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 In Blog, Monday Morning

addiction, first stepJohn O’Leary shares one question that could be your first step to recovery and overcoming addiction.

Is it possible to make massive change in your life?

How do you take the first step in a new, life-giving direction when you are buried by debt, addiction, iciness in marriage, stress in a job or “to-dos” on your calendar?

The answer could be answering one, simple question, asked by one extraordinary person.

This question has already changed the lives of thousands. And I believe the question – and your honest answer to it – might change yours, too. Let me explain.

This question could help you overcome your addiction.

Although athletic, charismatic and bright, Tom Hoar never felt he was enough.

He grew up in Boston, fourth of five kids, active in faith, excelling in school, and popular with classmates. He considered helping others as a physician, before pivoting to join the seminary.

Even after being ordained, he felt he wasn’t enough. Tom received two more doctorates, then multiple master’s degrees. He grew through the ranks of academia, was promoted to positions of authority, surrounded by community, challenged professionally and esteemed by peers.

And yet felt totally hollow. 

The night he started his journey to addiction recovery.

Fr. Tom shared that he “never felt good enough. Never smart enough. My brother was always the better athlete. Even though I excelled in school, internally I never felt good enough. You see this in many alcoholics and addicts. I could preach a great sermon on how much God loved you. Yet, I wasn’t always sure that he loved me. Even though I achieved, I lived in fear.”

The Night

Like many who exist in fear, he tried to fill the gaping hole by busily performing during the day and self-medicating at night.
One evening, as the chaplain of the fire department, he received a call that a fire broke out a mile away and he was needed. Even though he’d been drinking by himself, Tom responded. While there, two peers asked if he’d been drinking. He denied it, but felt things were beginning to unwind.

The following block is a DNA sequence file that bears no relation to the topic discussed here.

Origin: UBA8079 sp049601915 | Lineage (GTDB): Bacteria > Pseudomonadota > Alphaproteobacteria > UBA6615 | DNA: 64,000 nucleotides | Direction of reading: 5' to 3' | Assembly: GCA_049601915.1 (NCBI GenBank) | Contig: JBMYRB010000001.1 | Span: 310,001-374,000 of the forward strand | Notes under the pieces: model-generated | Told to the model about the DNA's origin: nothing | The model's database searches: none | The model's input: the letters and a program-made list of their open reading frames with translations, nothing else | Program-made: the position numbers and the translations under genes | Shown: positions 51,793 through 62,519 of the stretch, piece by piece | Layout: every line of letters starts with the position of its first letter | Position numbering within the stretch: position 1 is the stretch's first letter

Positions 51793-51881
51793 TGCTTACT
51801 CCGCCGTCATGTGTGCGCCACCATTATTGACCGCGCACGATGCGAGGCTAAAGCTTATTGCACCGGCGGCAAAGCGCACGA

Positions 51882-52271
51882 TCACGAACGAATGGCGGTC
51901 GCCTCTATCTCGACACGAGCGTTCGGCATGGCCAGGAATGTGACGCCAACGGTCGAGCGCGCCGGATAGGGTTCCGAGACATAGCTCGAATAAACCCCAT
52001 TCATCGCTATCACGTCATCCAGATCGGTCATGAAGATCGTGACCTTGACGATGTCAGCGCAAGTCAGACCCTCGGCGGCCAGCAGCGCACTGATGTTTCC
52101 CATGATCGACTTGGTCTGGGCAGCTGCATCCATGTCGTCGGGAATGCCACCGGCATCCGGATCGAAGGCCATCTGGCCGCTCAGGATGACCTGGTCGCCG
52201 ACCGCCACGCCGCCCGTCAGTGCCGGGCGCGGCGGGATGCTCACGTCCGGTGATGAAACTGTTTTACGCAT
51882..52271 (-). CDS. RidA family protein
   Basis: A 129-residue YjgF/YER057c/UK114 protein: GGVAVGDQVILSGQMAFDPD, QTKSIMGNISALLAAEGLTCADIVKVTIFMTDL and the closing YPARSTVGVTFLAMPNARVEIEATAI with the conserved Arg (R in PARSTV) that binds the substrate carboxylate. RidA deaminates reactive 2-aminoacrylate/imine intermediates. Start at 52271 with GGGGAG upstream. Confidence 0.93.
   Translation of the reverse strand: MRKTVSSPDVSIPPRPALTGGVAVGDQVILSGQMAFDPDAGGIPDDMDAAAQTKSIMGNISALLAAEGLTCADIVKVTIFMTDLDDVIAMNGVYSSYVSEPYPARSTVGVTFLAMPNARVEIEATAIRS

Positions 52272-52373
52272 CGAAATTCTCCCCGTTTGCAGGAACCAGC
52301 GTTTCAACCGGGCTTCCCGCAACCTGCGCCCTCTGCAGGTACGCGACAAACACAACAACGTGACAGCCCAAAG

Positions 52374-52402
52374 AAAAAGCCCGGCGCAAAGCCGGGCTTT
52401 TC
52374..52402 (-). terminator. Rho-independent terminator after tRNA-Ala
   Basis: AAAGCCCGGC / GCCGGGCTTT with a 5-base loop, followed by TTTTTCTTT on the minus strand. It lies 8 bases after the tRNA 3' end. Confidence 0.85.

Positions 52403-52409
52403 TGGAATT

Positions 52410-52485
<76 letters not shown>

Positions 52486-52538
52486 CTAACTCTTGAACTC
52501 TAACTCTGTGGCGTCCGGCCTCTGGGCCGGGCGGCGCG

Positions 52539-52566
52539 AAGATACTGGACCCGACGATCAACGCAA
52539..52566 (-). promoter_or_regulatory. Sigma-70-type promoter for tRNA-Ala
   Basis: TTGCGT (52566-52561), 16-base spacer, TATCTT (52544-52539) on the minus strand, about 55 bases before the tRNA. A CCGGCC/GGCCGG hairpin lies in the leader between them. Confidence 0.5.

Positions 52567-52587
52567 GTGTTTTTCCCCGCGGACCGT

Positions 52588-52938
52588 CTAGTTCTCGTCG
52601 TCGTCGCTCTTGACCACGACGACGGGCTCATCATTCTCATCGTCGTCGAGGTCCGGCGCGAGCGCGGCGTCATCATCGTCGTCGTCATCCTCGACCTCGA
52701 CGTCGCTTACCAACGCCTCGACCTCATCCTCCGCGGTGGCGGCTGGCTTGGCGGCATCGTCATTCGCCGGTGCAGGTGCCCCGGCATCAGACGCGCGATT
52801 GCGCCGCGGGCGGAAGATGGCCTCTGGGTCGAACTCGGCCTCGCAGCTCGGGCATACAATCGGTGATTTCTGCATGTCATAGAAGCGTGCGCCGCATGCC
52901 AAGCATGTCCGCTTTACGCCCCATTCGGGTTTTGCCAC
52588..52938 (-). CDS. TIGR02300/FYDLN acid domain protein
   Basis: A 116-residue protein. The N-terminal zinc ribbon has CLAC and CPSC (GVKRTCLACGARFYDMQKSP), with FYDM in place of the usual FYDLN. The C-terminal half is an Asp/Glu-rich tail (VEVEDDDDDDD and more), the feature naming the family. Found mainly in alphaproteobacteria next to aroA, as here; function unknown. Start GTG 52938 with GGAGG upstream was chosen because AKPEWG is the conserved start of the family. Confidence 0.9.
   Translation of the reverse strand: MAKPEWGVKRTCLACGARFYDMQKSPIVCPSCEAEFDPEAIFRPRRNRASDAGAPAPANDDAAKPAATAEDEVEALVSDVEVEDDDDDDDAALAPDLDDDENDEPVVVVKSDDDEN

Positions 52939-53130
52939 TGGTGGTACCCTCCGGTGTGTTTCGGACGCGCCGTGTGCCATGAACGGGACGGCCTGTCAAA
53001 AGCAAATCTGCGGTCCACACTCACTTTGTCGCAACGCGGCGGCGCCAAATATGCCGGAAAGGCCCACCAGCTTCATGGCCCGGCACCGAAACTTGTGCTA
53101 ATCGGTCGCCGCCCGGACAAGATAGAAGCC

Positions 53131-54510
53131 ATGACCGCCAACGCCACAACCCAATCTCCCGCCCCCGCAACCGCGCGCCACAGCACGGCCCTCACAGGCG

Tom drove home. Realizing the hole of “not being enough” could never before filled by alcohol, he stared at himself in the mirror, and asked, “What the *#@&! are you doing?”

That night he had his last drink.

He had finally had enough.Tom has been striving to help other addicts take their last drink ever sense.

He is president of the St. Edmund’s Retreat, chaplain of the US Naval Submarine Base and established the St. Maximillian Kolbe Recovery Residence, which is open to people of all faiths and every walk of life. When retreatants arrive, he asks them a a question to help them determine if it is the time for them to move into a new, life-giving direction:

Have you had enough? How to make things better.

Have you had enough? If the answer is no, Tom lovingly encourages them to come back at a later time. For those that feel they have had enough though, he begins walking with them down the path of recovery.

[Addiction is a disease that impacts us physically, relationally, emotionally + spiritually. Fr. Tom has led 70% of people who arrive on Enders Island to sobriety by focusing on healing the wholeperson. Hear how this is possible + what it means for you on Live Inspired PodcastEp. 134.]

My friends, what’s your addiction? Like Tom, is it drinking?

Or perhaps cigarettes, drugs or food? Technology, material overconsumption or chronic self-pity? Craving praise, comparing yourself to others, or refusing to make changes that would elevate your relationships, health, or life?

We all go through seasons where we feel we are not enough. Today, though, we are reminded that each day we get to accept conditions as they exist, or finally accept responsibility for changing them and making them better. [Tweet this.] | [Share on Facebook.]

A lonely, empty alcoholic stared brokenly at his own reflection three decades ago, wondered what the heck he was doing with his life, and decided he’d had enough.

It’s a question we all have the power to ask and answer.

And in responding that we have: We are finally liberated to take a step along the difficult and life-changing path toward not only living a bigger, better, fuller life, but also positively impacting the lives of those we encounter along the journey.

Just ask the thousands impacted by Fr. Tom Hoar on Enders Island.

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